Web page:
And, in a delightful coincidence the pianist chosen to interpret these works is none other than Nicolas Horvath, a name that has graced these pages numerous times since our first online meeting in about 2014. Horvath has become a sort of pied piper for minimalist composers. He has performed solo recitals lasting up to 35 hours including Philip Glass’ complete piano music, a solo rendition of Erik Satie’s “Vexations” (1893-94), whose 840 repetitions were first performed by a tag team of pianists helmed by John Cage (of course) in 1963. He has also recently recorded all the piano music of little known French minimalist composer Jean Catoire (1923-2005) and numerous other projects including his own original compositions and sound/art installations.
Horvath was born to play this music and Mr. Susman kindly informed me that he will indeed record the remaining three books. This musician’s curatorial radar is as unique as it is accurate. That is, he knows good music when he sees/hears it and he searches far and wide. He delivers loving and authoritative performances here. It is, after all, his métier.
Susman’s etudes are experimental only in the sense of a composer exploring his inspiration, transcribing the dictation of his muses. The title “Quiet Rhythms” is quite apt as these are really kind of soothing in their harmony and meandering developments. And, more importantly, they have the weight of substance.
Three of these have been recorded before and I’m pleased to say that the remaining 8 compositions are equal in quality to the ones I’d already heard. Each numbered piece is actually two pieces, a prologue of 90-120 seconds followed by a more complex sounding work using similar methods. At first I had wanted to write about each of the pieces but I found myself enraptured by the music and insufficiently skilled in musicology to do a respectable analysis of these works.
So I’ve chosen to simply say that these are fascinating and engaging pieces whose structure is very much secondary to the quality of the musical content. These are truly post minimal works with a much wider harmonic palette than its minimalist predecessors. The sound is quite rich and the pieces engage the listener transporting them to a powerful emotional experience. The music echoes Steve Reich, Philip Glass, Terry Riley but they also are destined to share a place in the repertoire alongside similar works by William Duckworth, Jeroen van Veen, and Simeon ten Holt.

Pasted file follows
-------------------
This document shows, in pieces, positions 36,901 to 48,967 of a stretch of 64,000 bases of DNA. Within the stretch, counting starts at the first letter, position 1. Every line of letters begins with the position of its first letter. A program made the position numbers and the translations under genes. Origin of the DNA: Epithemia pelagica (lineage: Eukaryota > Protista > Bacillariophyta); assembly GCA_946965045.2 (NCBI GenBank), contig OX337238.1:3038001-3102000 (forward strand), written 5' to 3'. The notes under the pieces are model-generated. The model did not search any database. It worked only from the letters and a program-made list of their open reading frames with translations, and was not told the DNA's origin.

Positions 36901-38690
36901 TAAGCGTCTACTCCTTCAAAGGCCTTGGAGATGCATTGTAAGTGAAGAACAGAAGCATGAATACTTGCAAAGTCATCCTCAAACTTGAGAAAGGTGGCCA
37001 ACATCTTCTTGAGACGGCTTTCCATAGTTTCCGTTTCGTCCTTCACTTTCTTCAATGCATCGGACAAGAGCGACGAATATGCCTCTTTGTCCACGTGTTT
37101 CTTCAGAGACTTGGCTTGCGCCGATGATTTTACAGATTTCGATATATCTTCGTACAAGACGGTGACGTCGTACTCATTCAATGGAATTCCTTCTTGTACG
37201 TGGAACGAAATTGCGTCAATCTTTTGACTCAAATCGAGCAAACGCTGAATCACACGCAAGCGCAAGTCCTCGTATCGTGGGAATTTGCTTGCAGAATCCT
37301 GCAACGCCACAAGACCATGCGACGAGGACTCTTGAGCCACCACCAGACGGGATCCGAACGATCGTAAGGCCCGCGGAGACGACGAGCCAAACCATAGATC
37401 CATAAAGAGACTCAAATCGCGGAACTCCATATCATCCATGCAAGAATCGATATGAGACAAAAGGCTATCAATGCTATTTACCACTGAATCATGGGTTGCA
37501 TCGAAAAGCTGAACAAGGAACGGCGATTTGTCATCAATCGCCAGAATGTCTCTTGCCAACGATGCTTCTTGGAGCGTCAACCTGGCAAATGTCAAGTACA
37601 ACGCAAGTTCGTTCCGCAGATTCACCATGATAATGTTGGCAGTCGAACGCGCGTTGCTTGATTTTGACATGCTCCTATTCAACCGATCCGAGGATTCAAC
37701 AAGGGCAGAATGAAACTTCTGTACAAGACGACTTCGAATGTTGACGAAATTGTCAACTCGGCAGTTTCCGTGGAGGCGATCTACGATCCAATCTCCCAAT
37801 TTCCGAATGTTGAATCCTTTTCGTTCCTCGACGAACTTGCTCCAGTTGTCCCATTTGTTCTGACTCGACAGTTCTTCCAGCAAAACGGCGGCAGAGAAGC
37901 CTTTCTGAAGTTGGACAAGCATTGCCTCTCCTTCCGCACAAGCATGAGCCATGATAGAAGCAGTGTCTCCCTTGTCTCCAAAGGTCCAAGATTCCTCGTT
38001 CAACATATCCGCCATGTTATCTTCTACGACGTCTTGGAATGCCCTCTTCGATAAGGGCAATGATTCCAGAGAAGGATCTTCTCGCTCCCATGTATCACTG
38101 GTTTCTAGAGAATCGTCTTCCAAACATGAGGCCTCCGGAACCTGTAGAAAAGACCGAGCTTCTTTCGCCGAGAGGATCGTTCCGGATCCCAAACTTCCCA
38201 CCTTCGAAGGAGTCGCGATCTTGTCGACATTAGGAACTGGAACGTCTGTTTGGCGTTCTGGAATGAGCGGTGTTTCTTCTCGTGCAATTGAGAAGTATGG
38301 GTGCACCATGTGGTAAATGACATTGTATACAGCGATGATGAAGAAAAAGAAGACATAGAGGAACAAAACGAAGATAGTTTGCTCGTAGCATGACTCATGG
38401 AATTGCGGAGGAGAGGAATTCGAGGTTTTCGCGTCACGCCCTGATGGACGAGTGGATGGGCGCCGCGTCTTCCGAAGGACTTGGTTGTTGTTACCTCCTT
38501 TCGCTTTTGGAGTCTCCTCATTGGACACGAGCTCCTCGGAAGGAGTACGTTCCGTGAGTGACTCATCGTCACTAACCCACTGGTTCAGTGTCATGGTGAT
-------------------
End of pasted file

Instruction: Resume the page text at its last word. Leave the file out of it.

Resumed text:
Horvath is truly in his element here and his performances are hypnotically engaging. I can’t imagine these works being done better but, that said, they are attractive concert pieces for adventuresome pianists to program. Above all these are listener friendly despite the feel that they are almost a sort of textbook or manifesto by the composer which describes in music his vision of minimalism/post-minimalism.
If you’re a fan of minimal/post-minimal music this is a must have. but beware and remember to budget for the forthcoming 3 discs. You will want them all.
This double album by guitarist, composer, producer, etc. Dan Lippel is sort of his Yellow Brick Road, an album which listeners of a certain age know well. Elton John’s album was more about dropping the shackles of adolescence and conformity but Mirrored Spaces is more about setting aside the shackles of Lippel’s very busy life with ICE (The International Contemporary Ensemble), Flexible Music, and the daunting task of producing for (the also very busy and wonderful) New Focus Records. Here he presents a virtual manifesto of works for solo guitar with electronics which, if only by proximity of release date, suggests a comparison with Jennifer Koh’s Limitless.